Maybe in another 20 years, Ben Zobrist will be looked upon as a baseball god.
I'd throw Will Clark in the mix. Didn't even make it past the first ballot, when guys like Don Mattingly and Keith Hernandez did.
Olerud would get a lot more love today if he started his career today.
For sure, I don't think Olerud ever got close to 30 hrs and probably only had a 100 Rbis a couple times. He could hit, get on base, and racked up the doubles. No slouch in the field either. I'll never forgt that '93 season.
Olerud had one of the sweetest, pure swings I've ever seen. If I were to teach someone how to swing, that's who I'd tell them to watch. Definitely one of the most under-rated Jays in history. Joe carter is on the opposite side, he was and still is one of the most over-rated Jays in history and players in history. Carter did hit the home run that won the team the world series so I'll always love the guy for that but his career OBP of .306 should tell you something. He was in the .800-.850 OPS range on world series teams that were absolutely stacked and that's all he could hack. Keep in mind, he was getting MVP votes in those days too. Imagine a guy putting up a .808 OPS and 2.2 WAR getting votes today? Carter played 16 years(2189 GP) and Olerud played 17 years (2234 GP). The difference?
Carter got HOF votes. Astonishing. As an example, In 9 seasons Nick Swisher has put up a 17.9 WAR. For the love of god, people need to put the RBI "debate" to rest.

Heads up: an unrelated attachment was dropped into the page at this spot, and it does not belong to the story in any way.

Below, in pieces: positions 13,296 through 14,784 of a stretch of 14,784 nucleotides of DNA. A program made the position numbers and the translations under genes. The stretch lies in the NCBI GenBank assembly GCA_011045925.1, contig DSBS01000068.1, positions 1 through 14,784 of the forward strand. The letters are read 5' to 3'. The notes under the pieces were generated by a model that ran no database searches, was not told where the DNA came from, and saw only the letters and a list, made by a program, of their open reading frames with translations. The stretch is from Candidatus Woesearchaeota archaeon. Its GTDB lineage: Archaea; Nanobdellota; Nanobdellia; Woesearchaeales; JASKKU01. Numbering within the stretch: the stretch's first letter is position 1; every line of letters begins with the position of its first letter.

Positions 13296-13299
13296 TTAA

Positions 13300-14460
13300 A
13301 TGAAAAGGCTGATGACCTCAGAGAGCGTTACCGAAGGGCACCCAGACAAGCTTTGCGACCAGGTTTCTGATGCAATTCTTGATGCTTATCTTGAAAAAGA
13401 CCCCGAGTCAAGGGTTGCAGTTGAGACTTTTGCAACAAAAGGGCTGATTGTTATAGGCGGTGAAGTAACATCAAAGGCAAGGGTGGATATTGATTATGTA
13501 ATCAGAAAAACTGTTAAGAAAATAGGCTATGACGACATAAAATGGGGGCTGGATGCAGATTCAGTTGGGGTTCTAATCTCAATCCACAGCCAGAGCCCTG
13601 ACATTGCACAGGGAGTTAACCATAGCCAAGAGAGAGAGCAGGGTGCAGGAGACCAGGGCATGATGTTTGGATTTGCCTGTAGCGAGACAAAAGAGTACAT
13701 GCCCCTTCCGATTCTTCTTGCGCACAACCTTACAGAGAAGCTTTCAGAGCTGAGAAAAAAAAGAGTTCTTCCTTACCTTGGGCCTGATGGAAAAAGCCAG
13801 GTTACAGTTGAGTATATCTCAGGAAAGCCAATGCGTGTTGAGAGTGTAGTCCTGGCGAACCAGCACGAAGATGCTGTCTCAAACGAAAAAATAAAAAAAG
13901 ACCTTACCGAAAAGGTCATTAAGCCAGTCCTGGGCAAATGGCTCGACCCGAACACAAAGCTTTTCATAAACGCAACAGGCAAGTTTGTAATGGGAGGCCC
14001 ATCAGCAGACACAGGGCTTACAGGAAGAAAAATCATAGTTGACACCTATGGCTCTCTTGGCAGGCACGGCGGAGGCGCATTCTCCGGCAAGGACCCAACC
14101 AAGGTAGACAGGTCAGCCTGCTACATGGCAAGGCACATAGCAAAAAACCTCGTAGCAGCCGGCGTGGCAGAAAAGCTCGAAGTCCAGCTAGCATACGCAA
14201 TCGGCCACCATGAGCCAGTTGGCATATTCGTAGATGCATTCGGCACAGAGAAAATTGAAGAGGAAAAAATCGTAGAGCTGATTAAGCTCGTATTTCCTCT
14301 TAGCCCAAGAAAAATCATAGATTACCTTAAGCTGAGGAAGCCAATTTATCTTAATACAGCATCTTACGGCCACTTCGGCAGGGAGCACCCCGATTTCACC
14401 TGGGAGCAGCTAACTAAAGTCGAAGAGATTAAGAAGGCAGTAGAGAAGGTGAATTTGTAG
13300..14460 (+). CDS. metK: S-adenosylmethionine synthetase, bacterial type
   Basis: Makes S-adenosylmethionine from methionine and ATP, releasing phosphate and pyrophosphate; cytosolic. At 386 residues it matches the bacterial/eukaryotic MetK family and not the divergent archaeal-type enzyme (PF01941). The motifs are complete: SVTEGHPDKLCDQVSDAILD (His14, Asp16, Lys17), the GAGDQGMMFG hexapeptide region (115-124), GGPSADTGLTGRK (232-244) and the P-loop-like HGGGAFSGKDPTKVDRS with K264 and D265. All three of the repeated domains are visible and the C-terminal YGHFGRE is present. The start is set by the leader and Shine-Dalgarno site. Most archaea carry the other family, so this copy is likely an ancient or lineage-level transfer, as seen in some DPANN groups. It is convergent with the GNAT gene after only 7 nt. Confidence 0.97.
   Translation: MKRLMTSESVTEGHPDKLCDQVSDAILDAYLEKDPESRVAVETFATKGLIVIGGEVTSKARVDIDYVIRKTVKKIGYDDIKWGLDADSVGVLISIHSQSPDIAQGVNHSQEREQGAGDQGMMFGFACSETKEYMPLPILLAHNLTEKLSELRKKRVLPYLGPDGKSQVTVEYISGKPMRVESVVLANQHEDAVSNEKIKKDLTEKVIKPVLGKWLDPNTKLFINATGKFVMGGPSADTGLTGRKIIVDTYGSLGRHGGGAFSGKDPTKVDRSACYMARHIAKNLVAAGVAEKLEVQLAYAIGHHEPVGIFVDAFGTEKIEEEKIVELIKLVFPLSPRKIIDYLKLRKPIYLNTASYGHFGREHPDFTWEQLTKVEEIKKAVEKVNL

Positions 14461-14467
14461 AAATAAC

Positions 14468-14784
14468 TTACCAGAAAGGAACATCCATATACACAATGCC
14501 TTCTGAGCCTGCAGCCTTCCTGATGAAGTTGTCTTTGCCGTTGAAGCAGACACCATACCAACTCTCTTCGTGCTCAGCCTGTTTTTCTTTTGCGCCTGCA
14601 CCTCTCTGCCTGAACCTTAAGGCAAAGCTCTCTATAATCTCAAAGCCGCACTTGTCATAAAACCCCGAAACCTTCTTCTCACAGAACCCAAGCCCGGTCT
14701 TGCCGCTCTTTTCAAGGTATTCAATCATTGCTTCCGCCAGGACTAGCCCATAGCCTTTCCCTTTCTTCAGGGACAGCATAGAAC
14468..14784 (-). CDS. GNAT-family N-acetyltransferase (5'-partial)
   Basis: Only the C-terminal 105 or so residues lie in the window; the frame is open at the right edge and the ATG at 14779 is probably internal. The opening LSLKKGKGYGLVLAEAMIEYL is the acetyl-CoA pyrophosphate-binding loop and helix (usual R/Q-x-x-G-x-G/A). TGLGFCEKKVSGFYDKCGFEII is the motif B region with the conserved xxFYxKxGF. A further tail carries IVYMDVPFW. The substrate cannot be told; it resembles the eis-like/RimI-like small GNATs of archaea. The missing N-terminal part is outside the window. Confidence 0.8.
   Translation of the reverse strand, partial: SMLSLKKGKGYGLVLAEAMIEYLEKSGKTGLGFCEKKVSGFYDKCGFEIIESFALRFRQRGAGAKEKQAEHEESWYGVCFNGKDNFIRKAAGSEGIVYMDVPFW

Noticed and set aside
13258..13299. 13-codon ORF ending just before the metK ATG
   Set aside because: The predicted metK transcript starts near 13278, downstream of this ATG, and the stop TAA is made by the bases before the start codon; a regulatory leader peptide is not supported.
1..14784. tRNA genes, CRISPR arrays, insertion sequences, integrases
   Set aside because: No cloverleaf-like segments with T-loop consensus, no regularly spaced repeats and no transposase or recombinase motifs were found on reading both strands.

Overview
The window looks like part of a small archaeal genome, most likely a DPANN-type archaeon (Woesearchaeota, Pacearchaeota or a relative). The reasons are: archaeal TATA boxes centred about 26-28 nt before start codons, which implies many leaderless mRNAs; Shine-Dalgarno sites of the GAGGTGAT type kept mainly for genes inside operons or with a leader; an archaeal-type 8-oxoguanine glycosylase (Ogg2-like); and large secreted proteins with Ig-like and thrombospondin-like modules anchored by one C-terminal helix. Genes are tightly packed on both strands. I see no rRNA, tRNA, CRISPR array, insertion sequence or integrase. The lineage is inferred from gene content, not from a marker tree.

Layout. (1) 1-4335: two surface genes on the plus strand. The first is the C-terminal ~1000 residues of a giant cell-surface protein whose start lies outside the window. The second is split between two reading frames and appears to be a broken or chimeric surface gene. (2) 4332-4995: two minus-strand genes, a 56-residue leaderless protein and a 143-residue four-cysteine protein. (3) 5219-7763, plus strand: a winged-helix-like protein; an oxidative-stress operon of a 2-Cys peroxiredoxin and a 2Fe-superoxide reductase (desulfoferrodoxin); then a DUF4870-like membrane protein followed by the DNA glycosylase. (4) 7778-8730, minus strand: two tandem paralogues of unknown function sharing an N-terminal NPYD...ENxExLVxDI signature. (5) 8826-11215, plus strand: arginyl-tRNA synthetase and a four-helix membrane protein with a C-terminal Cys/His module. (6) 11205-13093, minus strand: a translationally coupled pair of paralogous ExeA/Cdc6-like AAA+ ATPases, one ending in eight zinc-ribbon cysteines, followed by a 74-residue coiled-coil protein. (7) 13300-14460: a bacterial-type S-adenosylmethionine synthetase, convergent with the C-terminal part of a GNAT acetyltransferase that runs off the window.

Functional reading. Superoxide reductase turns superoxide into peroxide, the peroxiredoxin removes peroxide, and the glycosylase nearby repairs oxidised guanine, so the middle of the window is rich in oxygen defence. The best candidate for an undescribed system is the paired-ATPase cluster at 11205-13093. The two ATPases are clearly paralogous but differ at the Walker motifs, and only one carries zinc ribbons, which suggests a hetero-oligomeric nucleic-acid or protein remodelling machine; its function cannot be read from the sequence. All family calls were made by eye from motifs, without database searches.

Last edited by mike_noodles; 12-28-2012 at 12:52 PM.
Olerud was the first guy who came to mind for gains, I loved watching him play and like halladay said his swing was so sweet and pure.
The AL MVP voters from this year are gonna look really dumb, they already do to me.
5k K's what about his 2700 something walks?
I'm 55 and have heard it dozens and dozens of times - in PSD alone - do a search.
I love Maddux and Pedro as well. But Johnson, he was just so dominate and so over powering. Imagin, if he could of got his command issues fixed earlier in his career. Because he really came in and started to dominate later in his career, when you compare it to a lot of the other greats.
Ruben Sierra was absolute dog **** in the majors the day he turned 27 and played until he was 40. He has to be up there with the biggest losers. Dante Bichette is up there too.
Crazy stat of the day: Dante Bichette's .379 wOBA/.895 OPS 1999 season yielded a 100 wRC+ and 102 OPS+. That is insane.
In other news, the 2008 NL MVP voting...oh god.